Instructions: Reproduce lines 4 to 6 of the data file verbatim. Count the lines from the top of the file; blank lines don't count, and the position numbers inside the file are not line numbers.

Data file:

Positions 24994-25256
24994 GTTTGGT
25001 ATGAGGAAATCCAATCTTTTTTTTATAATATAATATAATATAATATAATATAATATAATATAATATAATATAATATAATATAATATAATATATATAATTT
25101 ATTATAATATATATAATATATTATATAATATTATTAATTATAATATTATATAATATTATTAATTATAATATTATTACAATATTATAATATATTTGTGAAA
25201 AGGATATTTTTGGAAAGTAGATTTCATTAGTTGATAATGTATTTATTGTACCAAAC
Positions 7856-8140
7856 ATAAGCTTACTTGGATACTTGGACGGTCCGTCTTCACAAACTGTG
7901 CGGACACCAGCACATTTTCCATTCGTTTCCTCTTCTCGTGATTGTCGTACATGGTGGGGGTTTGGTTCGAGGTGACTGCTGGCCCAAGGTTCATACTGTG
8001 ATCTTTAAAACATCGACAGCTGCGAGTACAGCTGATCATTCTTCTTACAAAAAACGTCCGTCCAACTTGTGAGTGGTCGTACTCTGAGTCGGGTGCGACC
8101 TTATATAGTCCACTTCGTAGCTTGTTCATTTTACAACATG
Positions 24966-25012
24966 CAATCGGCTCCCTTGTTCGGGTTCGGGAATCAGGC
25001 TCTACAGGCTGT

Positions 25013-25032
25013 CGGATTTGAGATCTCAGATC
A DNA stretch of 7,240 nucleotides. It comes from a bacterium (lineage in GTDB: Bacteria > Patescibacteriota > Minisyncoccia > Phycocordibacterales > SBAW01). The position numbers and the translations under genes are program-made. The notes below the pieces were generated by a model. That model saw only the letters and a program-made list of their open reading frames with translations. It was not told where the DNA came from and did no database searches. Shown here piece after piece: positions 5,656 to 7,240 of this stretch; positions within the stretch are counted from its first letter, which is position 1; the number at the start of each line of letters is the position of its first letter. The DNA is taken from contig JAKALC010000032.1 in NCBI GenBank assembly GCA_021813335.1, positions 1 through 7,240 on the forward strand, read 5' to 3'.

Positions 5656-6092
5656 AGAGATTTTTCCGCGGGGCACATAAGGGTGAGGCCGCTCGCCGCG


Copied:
25101 ATTATAATATATATAATATATTATATAATATTATTAATTATAATATTATATAATATTATTAATTATAATATTATTACAATATTATAATATATTTGTGAAA
25201 AGGATATTTTTGGAAAGTAGATTTCATTAGTTGATAATGTATTTATTGTACCAAAC
Positions 7856-8140